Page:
A DESPERATE mum has pleaded with medics for cancer treatment to extend her two-year-old son’s life.
Defiant Gemma Lowery, mum of brave toddler Bradley – who is fighting rare childhood cancer neuroblastoma – says she will not rest until something can be done to help her son after doctors told her they cannot remove a tumour from his chest.
The youngster underwent life-saving surgery in July to remove the main tumour, in his stomach, at Newcastle’s Royal Victoria Infirmary (RVI).
The family had pinned their hopes on a second operation taking place at the end of this month, to remove five more tumours from Bradley’s chest and lungs.
But Gemma was dealt a devastating blow this week when medics at the RVI told her that the procedure will no longer happen as it will be “too dangerous” to operate.
Gemma, married to self-employed builder and roofer Carl, 30, and also mum to 11-year-old Kieran, said: “Obviously the first operation was horrendous and I didn’t like the thought of him going through that again.
“But I was using this one as his lifeline and to be told he can’t have it is devastating.”
Gemma, from Blackhall, asked the experts what happens next and inquired about radiotherapy.
But medics said they think the next step is to give Bradley high-dose chemotherapy as the risks of radiotherapy would be life-threatening, with high chances of scar tissue and a reduction in Bradley’s lung capacity as well as long-term effects.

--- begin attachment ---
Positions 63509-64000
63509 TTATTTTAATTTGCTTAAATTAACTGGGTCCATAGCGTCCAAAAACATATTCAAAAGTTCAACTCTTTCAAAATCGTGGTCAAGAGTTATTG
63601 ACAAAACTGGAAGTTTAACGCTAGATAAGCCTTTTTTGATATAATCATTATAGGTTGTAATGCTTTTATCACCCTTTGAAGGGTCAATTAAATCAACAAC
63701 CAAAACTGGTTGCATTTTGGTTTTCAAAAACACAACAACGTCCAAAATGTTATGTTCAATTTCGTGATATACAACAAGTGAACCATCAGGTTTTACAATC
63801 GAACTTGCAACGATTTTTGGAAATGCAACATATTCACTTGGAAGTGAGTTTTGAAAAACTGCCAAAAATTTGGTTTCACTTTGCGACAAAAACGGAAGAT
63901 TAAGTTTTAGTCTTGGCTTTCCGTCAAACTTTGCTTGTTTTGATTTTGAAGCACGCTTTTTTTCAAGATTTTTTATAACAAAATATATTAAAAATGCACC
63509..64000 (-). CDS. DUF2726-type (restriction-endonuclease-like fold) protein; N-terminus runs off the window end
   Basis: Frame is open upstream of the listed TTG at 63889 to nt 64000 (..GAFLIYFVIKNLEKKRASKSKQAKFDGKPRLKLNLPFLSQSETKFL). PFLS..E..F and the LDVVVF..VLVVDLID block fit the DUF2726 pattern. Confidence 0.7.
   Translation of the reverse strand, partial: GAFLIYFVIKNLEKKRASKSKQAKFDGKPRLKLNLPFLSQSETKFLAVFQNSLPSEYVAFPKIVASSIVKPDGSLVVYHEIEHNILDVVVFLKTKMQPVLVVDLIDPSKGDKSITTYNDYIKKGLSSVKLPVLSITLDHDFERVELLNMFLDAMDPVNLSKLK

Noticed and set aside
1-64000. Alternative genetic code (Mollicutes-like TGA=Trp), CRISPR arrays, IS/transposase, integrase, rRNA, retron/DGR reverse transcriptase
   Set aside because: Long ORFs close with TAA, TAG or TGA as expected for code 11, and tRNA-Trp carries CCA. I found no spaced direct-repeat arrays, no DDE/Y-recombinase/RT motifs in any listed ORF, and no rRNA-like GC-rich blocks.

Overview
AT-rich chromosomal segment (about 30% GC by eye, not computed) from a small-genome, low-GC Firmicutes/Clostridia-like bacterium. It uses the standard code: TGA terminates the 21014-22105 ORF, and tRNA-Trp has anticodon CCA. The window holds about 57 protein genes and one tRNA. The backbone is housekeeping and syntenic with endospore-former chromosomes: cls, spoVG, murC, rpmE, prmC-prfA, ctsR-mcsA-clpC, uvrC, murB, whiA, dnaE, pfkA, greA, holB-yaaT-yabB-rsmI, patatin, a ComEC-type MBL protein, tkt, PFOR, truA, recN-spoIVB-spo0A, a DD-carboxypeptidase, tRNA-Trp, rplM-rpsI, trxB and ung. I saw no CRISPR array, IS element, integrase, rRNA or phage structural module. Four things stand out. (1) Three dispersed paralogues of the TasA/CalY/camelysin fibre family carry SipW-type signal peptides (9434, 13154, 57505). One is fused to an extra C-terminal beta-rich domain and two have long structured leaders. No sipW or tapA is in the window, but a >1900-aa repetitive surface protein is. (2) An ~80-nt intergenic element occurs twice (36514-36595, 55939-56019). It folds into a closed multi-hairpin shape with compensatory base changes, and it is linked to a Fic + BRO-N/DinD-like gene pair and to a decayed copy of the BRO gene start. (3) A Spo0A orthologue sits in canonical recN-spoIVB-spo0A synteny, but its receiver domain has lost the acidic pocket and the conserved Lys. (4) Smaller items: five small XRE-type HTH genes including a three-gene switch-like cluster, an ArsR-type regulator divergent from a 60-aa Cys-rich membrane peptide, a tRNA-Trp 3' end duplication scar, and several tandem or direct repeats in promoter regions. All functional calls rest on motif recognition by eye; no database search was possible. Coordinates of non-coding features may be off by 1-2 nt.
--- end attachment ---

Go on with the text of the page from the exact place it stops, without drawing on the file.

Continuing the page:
Now doctors are weighing up the risks, though they have warned Gemma that they wouldn’t normally use this on the chest because of the complications it could cause the battling youngster.
But Gemma, a NHS health trainer at Healthworks in Easington Colliery, said: “If he can’t have radiotherapy I will go for a second opinion. I won’t stop fighting.
“I will go to London or even abroad if I have to.
“The RVI are amazing – but when it comes to your baby if they come back and say they can’t do radiotherapy, it’s too dangerous, then I have to have a second opinion.”
She added: “As a parent I would rather deal with the consequences and have him for the rest of his life than leave the cancer to spread.”
Gemma said doctors have told her Bradley has all the combinations of the genes that are more susceptible to neuroblastoma cells spreading faster than usual.
This will make him more likely to relapse and a £500,000 fund is already underway for treatment in the USA for any potential relapse.
Bradley has already had numerous rounds of chemotherapy since being diagnosed in January.
Following July’s operation, he still has an inch-wide tumour in his stomach, which was originally six inches.
Bradley has been picked as Hartlepool Round Table’s chosen charity to support this year through its annual Hartlepool Beer Festival, taking place at The Borough Hall on October 11-12.
The Round Table has already handed over £1,000 to Bradley’s fund, and proceeds from the Christmas grotto at Middleton Grange Shopping Centre will also go towards the cause.
To support Bradley, follow @bradleysfight on twitter or Bradley Lowery’s fight against neuroblastoma on Facebook.